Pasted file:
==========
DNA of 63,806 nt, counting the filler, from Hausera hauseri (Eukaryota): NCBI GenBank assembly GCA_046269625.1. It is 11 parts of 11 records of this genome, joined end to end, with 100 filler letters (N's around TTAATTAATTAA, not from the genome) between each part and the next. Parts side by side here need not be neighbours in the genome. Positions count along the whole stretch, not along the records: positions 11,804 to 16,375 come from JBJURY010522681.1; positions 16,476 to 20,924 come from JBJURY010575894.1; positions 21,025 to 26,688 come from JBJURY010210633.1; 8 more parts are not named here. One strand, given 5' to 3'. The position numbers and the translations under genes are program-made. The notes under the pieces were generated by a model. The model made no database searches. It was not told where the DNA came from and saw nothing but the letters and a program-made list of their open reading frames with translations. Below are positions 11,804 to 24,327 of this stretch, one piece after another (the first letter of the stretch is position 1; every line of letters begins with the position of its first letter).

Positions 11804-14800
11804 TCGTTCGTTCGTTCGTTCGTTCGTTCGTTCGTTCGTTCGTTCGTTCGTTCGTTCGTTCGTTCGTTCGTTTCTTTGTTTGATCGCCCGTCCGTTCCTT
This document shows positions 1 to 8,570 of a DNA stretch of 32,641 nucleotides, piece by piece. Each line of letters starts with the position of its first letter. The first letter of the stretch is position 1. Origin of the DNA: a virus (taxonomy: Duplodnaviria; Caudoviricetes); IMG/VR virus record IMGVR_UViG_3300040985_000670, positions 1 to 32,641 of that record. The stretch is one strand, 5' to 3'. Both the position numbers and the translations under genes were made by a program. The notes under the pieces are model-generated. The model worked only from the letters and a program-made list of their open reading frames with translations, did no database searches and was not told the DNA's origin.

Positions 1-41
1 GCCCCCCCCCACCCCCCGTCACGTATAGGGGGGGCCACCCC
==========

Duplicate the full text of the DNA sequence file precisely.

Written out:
DNA of 63,806 nt, counting the filler, from Hausera hauseri (Eukaryota): NCBI GenBank assembly GCA_046269625.1. It is 11 parts of 11 records of this genome, joined end to end, with 100 filler letters (N's around TTAATTAATTAA, not from the genome) between each part and the next. Parts side by side here need not be neighbours in the genome. Positions count along the whole stretch, not along the records: positions 11,804 to 16,375 come from JBJURY010522681.1; positions 16,476 to 20,924 come from JBJURY010575894.1; positions 21,025 to 26,688 come from JBJURY010210633.1; 8 more parts are not named here. One strand, given 5' to 3'. The position numbers and the translations under genes are program-made. The notes under the pieces were generated by a model. The model made no database searches. It was not told where the DNA came from and saw nothing but the letters and a program-made list of their open reading frames with translations. Below are positions 11,804 to 24,327 of this stretch, one piece after another (the first letter of the stretch is position 1; every line of letters begins with the position of its first letter).

Positions 11804-14800
11804 TCGTTCGTTCGTTCGTTCGTTCGTTCGTTCGTTCGTTCGTTCGTTCGTTCGTTCGTTCGTTCGTTCGTTTCTTTGTTTGATCGCCCGTCCGTTCCTT
This document shows positions 1 to 8,570 of a DNA stretch of 32,641 nucleotides, piece by piece. Each line of letters starts with the position of its first letter. The first letter of the stretch is position 1. Origin of the DNA: a virus (taxonomy: Duplodnaviria; Caudoviricetes); IMG/VR virus record IMGVR_UViG_3300040985_000670, positions 1 to 32,641 of that record. The stretch is one strand, 5' to 3'. Both the position numbers and the translations under genes were made by a program. The notes under the pieces are model-generated. The model worked only from the letters and a program-made list of their open reading frames with translations, did no database searches and was not told the DNA's origin.

Positions 1-41
1 GCCCCCCCCCACCCCCCGTCACGTATAGGGGGGGCCACCCC